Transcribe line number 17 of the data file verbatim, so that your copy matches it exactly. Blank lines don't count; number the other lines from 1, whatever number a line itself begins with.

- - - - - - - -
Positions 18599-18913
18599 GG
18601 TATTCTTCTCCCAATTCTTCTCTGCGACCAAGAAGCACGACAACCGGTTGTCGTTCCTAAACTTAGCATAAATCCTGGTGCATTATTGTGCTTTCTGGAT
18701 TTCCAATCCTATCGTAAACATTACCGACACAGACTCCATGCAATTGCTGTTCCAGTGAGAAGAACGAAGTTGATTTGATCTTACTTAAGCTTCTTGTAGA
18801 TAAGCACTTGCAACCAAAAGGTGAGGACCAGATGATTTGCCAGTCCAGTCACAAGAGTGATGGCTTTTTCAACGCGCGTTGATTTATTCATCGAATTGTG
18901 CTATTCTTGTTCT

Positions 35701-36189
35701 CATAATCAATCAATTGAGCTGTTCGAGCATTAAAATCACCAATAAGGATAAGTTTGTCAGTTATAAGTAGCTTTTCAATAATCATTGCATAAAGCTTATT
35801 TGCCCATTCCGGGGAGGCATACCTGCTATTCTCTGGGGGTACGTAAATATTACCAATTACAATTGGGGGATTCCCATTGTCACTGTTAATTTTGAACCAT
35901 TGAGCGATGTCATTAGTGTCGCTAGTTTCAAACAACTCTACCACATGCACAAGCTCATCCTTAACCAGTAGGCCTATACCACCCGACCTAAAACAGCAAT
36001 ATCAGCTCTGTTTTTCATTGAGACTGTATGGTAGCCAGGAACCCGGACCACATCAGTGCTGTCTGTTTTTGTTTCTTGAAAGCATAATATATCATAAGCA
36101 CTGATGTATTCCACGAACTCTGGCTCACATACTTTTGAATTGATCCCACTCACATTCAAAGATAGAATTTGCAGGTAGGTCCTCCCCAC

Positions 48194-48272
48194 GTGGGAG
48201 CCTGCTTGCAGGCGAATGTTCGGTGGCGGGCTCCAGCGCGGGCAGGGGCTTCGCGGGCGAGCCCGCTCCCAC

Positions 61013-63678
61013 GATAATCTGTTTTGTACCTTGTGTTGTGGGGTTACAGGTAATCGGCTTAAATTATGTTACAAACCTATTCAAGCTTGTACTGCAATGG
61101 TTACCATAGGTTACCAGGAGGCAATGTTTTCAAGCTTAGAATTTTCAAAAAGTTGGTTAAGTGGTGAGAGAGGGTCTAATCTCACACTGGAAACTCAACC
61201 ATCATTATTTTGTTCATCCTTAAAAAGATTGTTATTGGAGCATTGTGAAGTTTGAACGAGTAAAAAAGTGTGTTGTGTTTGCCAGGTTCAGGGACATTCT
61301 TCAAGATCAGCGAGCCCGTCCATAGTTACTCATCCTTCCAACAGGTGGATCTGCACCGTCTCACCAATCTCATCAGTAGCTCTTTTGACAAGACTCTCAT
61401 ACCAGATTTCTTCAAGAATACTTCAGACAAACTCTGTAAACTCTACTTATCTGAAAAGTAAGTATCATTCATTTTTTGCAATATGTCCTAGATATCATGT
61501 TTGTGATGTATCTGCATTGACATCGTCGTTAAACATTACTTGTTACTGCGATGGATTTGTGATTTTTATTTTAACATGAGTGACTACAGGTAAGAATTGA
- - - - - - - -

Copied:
61013 GATAATCTGTTTTGTACCTTGTGTTGTGGGGTTACAGGTAATCGGCTTAAATTATGTTACAAACCTATTCAAGCTTGTACTGCAATGG